DSC_5047I left the fabric around the zipper opening loose, since it will be stitched down in a specific way to cover the zipper. I have to wait until the zipper is attached before doing this, so it stayed open for quite a while.DSC_5050I tried it on to make sure it fit okay and didn’t create a “snowman effect” which happened with the gathered bodice for my christmas costume. It sort of did but I was able to mostly fix it by pulling it down in certain areas to create more tension and smooth it out.

Unfortunately since this bodice doesn’t have boning in it or anything to help keep its shape, the whole tension thing didn’t really work. It just pulled up the layer of suiting which made it rest a half inch higher on my waist. I’m really annoyed about this. It was coming along so well and actually looked pretty flattering! And this sort of ruined that. It wasn’t a mistake I could really fix since I had already trimmed the overlay fabric down, and even if I hadn’t, ripping stitching out of this material would be impossible.

I had no choice but to move on. So I did. I sewed the overlay down around the neckline, sleeves, and shoulders. Then I covered the neckline with more home made bias tape and stitched it down by hand.DSC_5053To help with the length problem just a little I decided to cover the raw edge at the waist with one inch wide bias tape, then top stitch the skirt layers onto the bias tape. This doesn’t make the bodice longer, but it does prevent me from losing the half inch seam allowance.DSC_5058Then it was time for beading. I decided to stitch a row of gold sequins across the bottom of the bias tape at the neckline, then another row extending down from every other sequin to create gradient type of effect. In the center of each sequin there is a red seed bead. This took three or four hours to do, which was wayy longer than I had expected. It’s a little more subtle than I had wanted, but I think it adds a lot to the bodice so it was worth the time it took to do it!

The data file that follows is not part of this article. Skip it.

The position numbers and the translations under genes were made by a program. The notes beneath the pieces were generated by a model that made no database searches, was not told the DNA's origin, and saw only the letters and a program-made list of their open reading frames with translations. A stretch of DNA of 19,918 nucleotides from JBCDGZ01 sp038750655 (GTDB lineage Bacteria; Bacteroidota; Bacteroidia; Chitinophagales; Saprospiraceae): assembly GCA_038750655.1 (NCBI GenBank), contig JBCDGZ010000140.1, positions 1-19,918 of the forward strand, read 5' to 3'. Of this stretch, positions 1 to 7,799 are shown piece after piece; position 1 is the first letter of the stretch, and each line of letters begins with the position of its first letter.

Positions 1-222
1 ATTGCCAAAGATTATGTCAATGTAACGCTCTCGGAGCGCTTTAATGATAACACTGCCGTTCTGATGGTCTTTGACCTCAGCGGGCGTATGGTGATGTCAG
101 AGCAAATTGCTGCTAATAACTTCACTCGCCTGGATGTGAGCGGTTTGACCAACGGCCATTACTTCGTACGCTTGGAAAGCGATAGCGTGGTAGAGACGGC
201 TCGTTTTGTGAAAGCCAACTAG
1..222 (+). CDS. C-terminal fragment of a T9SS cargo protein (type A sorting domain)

I chose to take a close up of the first section I did, which was a bad idea. The rest of it looks much cleaner, I promise.DSC_5060Here it is on the dress form.DSC_5061 I decided to make beaded tassels for one of the additional waist ties. I’ve never done this before and didn’t research how to do it, so it ended up taking hours and the end result isn’t that great. But I like how they look with the finished dress!

The one on the right was my second attempt. It took half the amount of time, used fewer beads, and looks way cleaner. So I think if I made these again it would be much faster and yield better results.

DSC_5067And that’s everything for the bodice! So back to focusing on the skirt. I sewed the skirt lining onto the bias tape on the bodice.DSC_5064